New salary figures show college is still worth it

Those with degrees still earn more than high-school graduates and dropouts, according to the US Census Bureau.

By Kim Peterson Apr 2, 2013 3:45PM
Image: College graduate (© Corbis)The tough economy and high cost of tuition have some teens and their parents questioning the value of a college education. Is it worth it to incur that kind of debt? Is the payoff still there?

The answer seems to be yes. New numbers from the U.S. Census Bureau show that college-educated Americans earned about $11,749 in the last three months of 2011, according to The Wall Street Journal. Those with a post-graduate degree earned a median $15,733 in the same period.

The average high-school dropout, however, earned only $4,026.

And those with college educations were more likely to have jobs. College-educated Americans have an unemployment rate of 3.8%. Compare that with a rate of 7.9% for high-school grads and 11.2% for high-school dropouts, the Journal reports.

Still, these numbers haven't stopped a broad anti-college movement from gaining momentum. Consider the likes of UnCollege, a group that encourages people to find alternatives to college. "You can contribute to society without necessarily having a university degree," the group says on its website.

There's also Enstitute, a nonprofit group offering a two-year, paid apprenticeship program to people who don't want to attend college.

More on moneyNOW



257Comments
Apr 2, 2013 4:07PM
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How about we change things so that people in college only need to take classes that are relevant to their degree...I can't tell you how many bs classes I had to take that had nothing to do with my degree. (Appreciation of music when I'm a biology major???) WTF!!!
Apr 2, 2013 4:01PM
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Obviously their data does not include welders who make over a hundred grand a year, or plumbers who make about 75 grand a year. Go into the trades, kids. You can get the training you need in about two years and earn enough money to eventually start your own business. Sounds like their "dropout" wages take into account a lot of transitional jobs that don't pay very well.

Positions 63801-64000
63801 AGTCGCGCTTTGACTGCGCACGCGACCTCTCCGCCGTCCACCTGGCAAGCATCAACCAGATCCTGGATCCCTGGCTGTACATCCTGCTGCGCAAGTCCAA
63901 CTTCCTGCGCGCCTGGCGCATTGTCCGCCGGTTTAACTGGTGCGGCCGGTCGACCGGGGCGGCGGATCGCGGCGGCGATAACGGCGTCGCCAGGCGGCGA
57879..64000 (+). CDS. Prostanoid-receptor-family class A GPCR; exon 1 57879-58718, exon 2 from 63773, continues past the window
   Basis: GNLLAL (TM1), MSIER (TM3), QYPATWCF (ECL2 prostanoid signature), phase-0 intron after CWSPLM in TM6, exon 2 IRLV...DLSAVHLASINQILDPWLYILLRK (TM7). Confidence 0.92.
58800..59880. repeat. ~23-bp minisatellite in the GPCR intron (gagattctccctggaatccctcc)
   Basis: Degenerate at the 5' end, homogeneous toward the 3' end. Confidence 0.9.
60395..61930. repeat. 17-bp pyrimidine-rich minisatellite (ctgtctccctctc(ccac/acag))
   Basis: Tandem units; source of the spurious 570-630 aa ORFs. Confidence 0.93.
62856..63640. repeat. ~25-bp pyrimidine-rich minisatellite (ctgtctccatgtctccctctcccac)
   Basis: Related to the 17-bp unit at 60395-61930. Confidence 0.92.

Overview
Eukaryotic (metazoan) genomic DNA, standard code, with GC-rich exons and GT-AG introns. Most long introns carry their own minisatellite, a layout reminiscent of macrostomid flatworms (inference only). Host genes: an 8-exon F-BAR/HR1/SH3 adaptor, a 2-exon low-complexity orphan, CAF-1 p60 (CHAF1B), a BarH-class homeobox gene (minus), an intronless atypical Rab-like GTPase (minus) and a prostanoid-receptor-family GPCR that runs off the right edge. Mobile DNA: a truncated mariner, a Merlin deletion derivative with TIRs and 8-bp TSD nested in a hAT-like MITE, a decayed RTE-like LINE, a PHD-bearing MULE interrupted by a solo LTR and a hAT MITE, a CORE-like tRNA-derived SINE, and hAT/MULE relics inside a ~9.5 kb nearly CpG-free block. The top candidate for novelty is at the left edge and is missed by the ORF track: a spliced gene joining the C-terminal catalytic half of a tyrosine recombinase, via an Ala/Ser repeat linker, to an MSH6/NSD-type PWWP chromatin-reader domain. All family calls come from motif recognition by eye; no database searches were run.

Apr 2, 2013 4:05PM
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Shop around....don't pay the ridiculous tuition some universities are asking.  They are not worth it.  If you are good, a degree from a less expensive school will suffice...especially after you have been in the work force a few years.
Apr 2, 2013 4:04PM
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There's also the down side of having a college degree with the attached student loans and then not finding the great job that was supposed to come with having a degree. I achieved a Bachelor's degree in 2006 and all I have to show for the effort is $30,000 in student loans.
Apr 2, 2013 4:10PM
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What does the average high school graduate make?  Why are they comparing college graduates to high school dropouts?
Apr 2, 2013 3:56PM
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It's still expensive.  Drop the price since there are fewer jobs, please.
Apr 2, 2013 4:07PM
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It's tough now!  With post doc education adding up to over $500,000 and the IRS killing you and phasing you out of deductions - it's really hard to make it worth it.  Way to kill American dream of hard work and success!
Apr 2, 2013 4:01PM
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Right, because school never got anyone anywhere in life?! Come on people! The facts are out there...education is important. Without it we will all turn into a bunch of honey-boo boos.
Apr 2, 2013 4:20PM
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So, a college grad earns about $1000/month more.  BS.  If an average state college is roughly $35-40,000/year, then 4.5 years of college (because average grad doesn't do it in 5 years) spends about $158-180,000.  That means it would take roughly 12-15 years to just break even with the additional $1000/month you earn with that degree.  Now that takes into account the really low income jobs and the really high income jobs.

BS.  College expense is ridiculous and out of hand. You would be better to invest the $157-180,000 of college expense, learn a decent trade and work.  We need to reduce the amount of money available for college loans, since so many are not being paid back anyway.  This will force more to consider the JC/CC route which is much more affordable and worthwhile.  We must force colleges to reduce the cost of tuition and you do that by reducing the amount of money available.  It is simple supply/demand.  Most, if not all, college profs are overpaid, and not worth it.  There isn't much you cannot learn at a JC/CC or online anymore, especially with all the BS degrees people get nowadays.